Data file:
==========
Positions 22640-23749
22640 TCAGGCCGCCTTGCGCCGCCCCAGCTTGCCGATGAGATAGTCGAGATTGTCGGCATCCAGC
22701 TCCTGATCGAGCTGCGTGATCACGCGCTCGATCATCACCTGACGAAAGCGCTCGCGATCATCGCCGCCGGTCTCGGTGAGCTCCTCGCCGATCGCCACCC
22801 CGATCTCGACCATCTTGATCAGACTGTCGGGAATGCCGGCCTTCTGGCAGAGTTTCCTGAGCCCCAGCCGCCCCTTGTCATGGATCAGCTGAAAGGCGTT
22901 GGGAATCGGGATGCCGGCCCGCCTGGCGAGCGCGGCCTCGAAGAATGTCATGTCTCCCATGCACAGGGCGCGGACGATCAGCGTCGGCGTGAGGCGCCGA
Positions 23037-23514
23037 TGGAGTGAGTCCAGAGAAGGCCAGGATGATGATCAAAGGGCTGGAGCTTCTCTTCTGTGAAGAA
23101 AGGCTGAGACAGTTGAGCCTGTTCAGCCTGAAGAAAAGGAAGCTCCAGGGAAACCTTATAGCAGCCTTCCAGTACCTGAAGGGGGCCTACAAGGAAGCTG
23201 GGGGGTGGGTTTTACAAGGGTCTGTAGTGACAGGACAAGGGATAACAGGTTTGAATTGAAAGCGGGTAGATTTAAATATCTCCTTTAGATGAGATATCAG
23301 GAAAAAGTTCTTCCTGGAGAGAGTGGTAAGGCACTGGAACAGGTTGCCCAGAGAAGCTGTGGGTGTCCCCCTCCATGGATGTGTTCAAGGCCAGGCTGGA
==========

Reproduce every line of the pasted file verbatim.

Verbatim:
Positions 22640-23749
22640 TCAGGCCGCCTTGCGCCGCCCCAGCTTGCCGATGAGATAGTCGAGATTGTCGGCATCCAGC
22701 TCCTGATCGAGCTGCGTGATCACGCGCTCGATCATCACCTGACGAAAGCGCTCGCGATCATCGCCGCCGGTCTCGGTGAGCTCCTCGCCGATCGCCACCC
22801 CGATCTCGACCATCTTGATCAGACTGTCGGGAATGCCGGCCTTCTGGCAGAGTTTCCTGAGCCCCAGCCGCCCCTTGTCATGGATCAGCTGAAAGGCGTT
22901 GGGAATCGGGATGCCGGCCCGCCTGGCGAGCGCGGCCTCGAAGAATGTCATGTCTCCCATGCACAGGGCGCGGACGATCAGCGTCGGCGTGAGGCGCCGA
Positions 23037-23514
23037 TGGAGTGAGTCCAGAGAAGGCCAGGATGATGATCAAAGGGCTGGAGCTTCTCTTCTGTGAAGAA
23101 AGGCTGAGACAGTTGAGCCTGTTCAGCCTGAAGAAAAGGAAGCTCCAGGGAAACCTTATAGCAGCCTTCCAGTACCTGAAGGGGGCCTACAAGGAAGCTG
23201 GGGGGTGGGTTTTACAAGGGTCTGTAGTGACAGGACAAGGGATAACAGGTTTGAATTGAAAGCGGGTAGATTTAAATATCTCCTTTAGATGAGATATCAG
23301 GAAAAAGTTCTTCCTGGAGAGAGTGGTAAGGCACTGGAACAGGTTGCCCAGAGAAGCTGTGGGTGTCCCCCTCCATGGATGTGTTCAAGGCCAGGCTGGA